Several in UofL community recognized as 'connectors' by Leadership Louisville
Eight University of Louisville faculty and staff members were selected recently by community members as "connectors" – meaning they have the means and ability to bring people together to improve Louisville and southern Indiana.
The "connector" recognitions were announced Sunday by the Leadership Louisville Center. More than 5,500 nominations were accepted between Sept. 9 and Oct. 31, and 128 total Louisville "connectors" were named. The "connectors" span the region and represent academia, small business, corporations, government, faith-based groups and nonprofit organizations.
The Leadership Louisville Center sponsored the survey with a goal of identifying unsung leaders in the community who aren’t necessarily political or business leaders.
“I’m pleased - but not surprised - to see UofL so well represented on the list of Louisville’s connectors,” said Provost Shirley Willihnganz. “This is a testament to the impact these individuals are having in so many areas, ranging from business to social justice. And it’s further evidence of the impact our university has on our community and the commonwealth.”
UofL faculty and staff recognized as connectors include:
Brian Buford, director, Office of Lesbian, Gay, Bisexual and Transgender Services. Buford, who joined UofL in 1988, became director of the LGBT office when it opened in 2007. Buford also teaches the Successful Superviser Series each semester and is a member of the executive committee for Commission on Diversity and Racial Equality.
Ed Glasscock, special assistant to the president working on economic development initiatives. Glasscock is chairman emeritus of Frost Brown Todd LLC law firm. He has been a member of the university's Board of Overseers since 1991.
Jane Goldstein, assistant dean for development and external relations, College of Business. As a consultant, Goldstein works with businesses and various organizations in the areas of business communication, office management and office procedures. She also gives seminars, workshops, and speeches on a wide variety of workplace issues. She was elected to the World Who’s Who of Women, the Who’s Who of American Women, Who’s Who in American Education, Personalities of America, Outstanding Young Women of America and Who’s Who Registry of Business Leaders. She is an honorary member of Beta Gamma Sigma business fraternity and served on the Executive Advisory Board of Professional Secretaries International, Louisville Chapter.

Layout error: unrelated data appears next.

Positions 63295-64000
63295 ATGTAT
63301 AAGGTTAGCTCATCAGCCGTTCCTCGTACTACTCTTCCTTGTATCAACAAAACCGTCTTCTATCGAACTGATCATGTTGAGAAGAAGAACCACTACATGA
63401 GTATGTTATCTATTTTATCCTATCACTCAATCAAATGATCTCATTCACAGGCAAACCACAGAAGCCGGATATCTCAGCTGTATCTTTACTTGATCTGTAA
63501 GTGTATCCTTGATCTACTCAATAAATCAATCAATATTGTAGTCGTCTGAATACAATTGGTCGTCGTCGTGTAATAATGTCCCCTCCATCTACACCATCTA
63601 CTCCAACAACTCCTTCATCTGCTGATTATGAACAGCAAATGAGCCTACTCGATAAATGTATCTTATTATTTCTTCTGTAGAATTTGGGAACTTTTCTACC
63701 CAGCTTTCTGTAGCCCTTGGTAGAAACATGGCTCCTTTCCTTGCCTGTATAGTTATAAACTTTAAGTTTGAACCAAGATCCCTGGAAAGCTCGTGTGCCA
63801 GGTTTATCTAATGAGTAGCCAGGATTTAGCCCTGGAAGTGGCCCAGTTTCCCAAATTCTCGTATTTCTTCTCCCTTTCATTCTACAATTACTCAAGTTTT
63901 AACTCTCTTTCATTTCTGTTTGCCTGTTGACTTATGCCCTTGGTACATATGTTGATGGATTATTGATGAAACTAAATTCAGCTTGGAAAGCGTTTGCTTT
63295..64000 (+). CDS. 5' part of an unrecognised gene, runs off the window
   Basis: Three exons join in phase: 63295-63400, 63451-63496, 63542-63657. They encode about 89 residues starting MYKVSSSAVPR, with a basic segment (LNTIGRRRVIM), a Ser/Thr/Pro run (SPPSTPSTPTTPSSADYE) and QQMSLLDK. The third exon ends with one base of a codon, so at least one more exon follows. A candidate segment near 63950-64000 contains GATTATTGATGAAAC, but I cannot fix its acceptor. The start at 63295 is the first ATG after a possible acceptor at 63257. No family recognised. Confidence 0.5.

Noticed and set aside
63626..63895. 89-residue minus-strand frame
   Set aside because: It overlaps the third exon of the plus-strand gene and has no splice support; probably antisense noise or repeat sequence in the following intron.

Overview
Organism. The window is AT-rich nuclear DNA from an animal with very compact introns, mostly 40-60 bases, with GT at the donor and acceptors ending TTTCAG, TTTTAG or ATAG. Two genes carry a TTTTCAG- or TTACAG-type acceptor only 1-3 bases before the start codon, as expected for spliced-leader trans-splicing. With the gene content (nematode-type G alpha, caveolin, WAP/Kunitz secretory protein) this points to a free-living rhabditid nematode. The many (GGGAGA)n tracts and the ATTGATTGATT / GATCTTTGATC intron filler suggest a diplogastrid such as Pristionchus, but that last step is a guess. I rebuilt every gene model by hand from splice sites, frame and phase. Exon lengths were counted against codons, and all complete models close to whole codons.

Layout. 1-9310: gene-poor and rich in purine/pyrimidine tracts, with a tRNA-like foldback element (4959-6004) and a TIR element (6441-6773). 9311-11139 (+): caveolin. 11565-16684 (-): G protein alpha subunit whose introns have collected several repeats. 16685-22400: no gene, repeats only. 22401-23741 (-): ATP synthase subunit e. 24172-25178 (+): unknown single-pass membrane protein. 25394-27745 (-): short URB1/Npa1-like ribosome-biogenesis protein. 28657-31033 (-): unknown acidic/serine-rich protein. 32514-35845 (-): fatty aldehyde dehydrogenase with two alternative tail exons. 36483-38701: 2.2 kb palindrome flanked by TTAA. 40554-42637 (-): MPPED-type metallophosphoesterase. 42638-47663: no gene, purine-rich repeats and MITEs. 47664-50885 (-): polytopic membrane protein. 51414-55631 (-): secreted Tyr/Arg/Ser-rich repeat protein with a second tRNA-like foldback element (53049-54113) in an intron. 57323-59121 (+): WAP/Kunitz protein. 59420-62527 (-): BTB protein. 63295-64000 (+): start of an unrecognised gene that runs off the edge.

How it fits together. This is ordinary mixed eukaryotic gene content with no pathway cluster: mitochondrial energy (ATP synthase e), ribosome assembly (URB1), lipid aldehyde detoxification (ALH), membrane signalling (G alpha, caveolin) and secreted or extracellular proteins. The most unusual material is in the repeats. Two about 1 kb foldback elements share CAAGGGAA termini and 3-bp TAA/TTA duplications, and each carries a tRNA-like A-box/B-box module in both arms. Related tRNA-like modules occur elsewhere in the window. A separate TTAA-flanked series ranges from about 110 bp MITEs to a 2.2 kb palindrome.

Graham Honaker, assistant director of development, College of Business. Honaker is a new member of the UofL family, having joined the university about a month ago. He previously worked as a legislative aide to Louisville Metro Councilman Kevin Kramer.
Harry Pickens, special assistant to the provost for new initiatives. Pickens is a pianist, teacher, consultant and professional speaker. Pickens began his UofL job Dec. 1 and works with the School of Music, College of Arts and Sciences and the Delphi Center.
Tom Owen, associate archivist, University Libraries. Owen has been an archivist at the University Archives and Records Center since 1975. He is the Louisville Metro Councilman for District 8. He was recently named 2010 president of the Metro Council.
Terry Singer, dean, Kent School of Social Work. Singer was named dean of the Kent School in 1997. Singer is active in the local community, particularly with programs related to refugee resettlement and community development. Last year Singer received the Louisville Central Community Centers' Lyman Johnson Distinguished Leadership Award, as well as the UofL Distinguished Faculty Award for career of service.
Adewale Troutman, associate professor, School of Public Health and Information Sciences. Troutman is the director of Louisville Metro Public Health and Wellness, a position he's held since 2004.
Several others on the list have connections to the University of Louisville but are not directly employed by the university include Cathe Dykstra, president and chief executive officer of Family Scholar House, and Mary Moss Greenebaum, producer, University of Louisville Kentucky Author Forum.
The connector idea sprang from the 2000 book "The Tipping Point: How Little Things Can Make A Big Difference." Author Malcolm Gladwell identified connectors in a community as those who bring great ideas to fruition and who can create and impact change in their community. According to Gladwell, connectors are not always in authority positions but have the ability to lead and influence others though informal networks.
The Leadership Louisville Center worked with a third party to conduct the data collection and analysis for the Connector Project.
The connectors will be interviewed as part of ongoing research and will be recognized at an event later this year.